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In the second study, Levy's team tested new blood samples from the same chronic fatigue patients used to make that first 2009 link with XMRV. This new testing, which avoided using lab products derived from mice, found no evidence of XMRV, further supporting the lab-contamination explanation.
In fact, substances in human blood can kill the mouse-related virus, Levy said. He argued it's time to move on, saying there's evidence that chronic fatigue involves an immune disorder: "Let's use the money to find the real culprit."
But the controversy isn't over. The Nevada researchers who first announced a possible link defended their findings and said critics haven't looked for the new virus the way they did.
In a letter to Science, Dr. Judy Mikovits of Nevada's Whittemore Peterson Institute said retracting the findings would be premature and "have a disastrous impact on the future of this field of science."
The National Institutes of Health already had begun still other, more rigorous studies to settle the issue.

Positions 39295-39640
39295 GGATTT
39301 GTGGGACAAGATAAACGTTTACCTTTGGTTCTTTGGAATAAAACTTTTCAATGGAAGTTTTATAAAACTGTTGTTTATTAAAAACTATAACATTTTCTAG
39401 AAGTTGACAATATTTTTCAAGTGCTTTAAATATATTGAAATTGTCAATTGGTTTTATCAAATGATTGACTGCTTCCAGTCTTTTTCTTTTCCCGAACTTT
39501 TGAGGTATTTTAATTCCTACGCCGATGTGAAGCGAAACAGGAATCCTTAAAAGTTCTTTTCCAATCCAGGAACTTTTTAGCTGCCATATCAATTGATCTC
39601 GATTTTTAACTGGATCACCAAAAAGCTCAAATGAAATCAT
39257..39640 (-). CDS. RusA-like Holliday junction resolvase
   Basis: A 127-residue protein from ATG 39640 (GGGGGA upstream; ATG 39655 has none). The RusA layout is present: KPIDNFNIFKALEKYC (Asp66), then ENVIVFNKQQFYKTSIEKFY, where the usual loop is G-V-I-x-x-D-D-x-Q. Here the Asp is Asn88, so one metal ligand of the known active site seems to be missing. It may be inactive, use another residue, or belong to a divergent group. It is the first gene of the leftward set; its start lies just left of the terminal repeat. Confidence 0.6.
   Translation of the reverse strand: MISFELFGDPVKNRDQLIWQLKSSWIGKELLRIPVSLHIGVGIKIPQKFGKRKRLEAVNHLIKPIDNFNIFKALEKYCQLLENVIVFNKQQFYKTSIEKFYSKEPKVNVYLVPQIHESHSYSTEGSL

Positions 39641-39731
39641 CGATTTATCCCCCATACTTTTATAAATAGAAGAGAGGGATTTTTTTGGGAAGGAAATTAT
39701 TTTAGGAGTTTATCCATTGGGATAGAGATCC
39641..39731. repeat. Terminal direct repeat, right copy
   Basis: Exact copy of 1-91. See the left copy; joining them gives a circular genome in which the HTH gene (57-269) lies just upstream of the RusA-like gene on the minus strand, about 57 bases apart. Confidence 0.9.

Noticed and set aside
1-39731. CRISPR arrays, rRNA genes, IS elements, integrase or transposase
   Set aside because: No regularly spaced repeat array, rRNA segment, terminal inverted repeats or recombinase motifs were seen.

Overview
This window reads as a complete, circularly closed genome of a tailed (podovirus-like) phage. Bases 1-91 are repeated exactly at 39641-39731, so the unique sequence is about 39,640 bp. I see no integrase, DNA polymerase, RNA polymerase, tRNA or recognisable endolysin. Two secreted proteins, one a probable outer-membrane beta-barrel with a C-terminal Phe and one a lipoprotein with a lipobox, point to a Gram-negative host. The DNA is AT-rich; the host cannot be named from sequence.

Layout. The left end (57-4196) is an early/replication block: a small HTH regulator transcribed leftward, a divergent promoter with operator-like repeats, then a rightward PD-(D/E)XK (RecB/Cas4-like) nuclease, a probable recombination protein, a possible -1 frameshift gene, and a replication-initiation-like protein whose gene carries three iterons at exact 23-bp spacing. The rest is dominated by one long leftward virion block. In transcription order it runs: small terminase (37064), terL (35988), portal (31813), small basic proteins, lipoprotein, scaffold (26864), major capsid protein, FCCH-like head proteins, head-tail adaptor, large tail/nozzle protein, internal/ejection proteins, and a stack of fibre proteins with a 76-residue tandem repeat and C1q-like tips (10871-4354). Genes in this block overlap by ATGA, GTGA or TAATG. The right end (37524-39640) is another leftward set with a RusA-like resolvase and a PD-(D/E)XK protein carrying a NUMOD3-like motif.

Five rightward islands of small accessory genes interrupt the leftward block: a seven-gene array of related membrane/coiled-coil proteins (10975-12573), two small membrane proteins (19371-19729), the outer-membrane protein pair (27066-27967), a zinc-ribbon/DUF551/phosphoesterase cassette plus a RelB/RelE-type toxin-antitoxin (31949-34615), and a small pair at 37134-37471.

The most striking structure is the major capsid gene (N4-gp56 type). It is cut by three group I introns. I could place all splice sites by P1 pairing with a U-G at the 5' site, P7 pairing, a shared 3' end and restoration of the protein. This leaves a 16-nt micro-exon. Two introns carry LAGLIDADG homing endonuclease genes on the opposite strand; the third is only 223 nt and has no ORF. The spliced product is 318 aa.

The Chronic Fatigue and Immune Dysfunction Syndrome Association of America said Tuesday's work is "the result of diligent effort by top experts" but that it awaited the final NIH studies.
Various viruses have been linked to chronic fatigue over the years, only to be ruled out as potential culprits. Chronic fatigue is characterized by at least six months of severe fatigue, impaired memory and other symptoms, but there's no test for it -- doctors rule out other possible causes -- and no specific treatment.
Copyright 2011 The Associated Press. All rights reserved. This material may not be published, broadcast, rewritten or redistributed.
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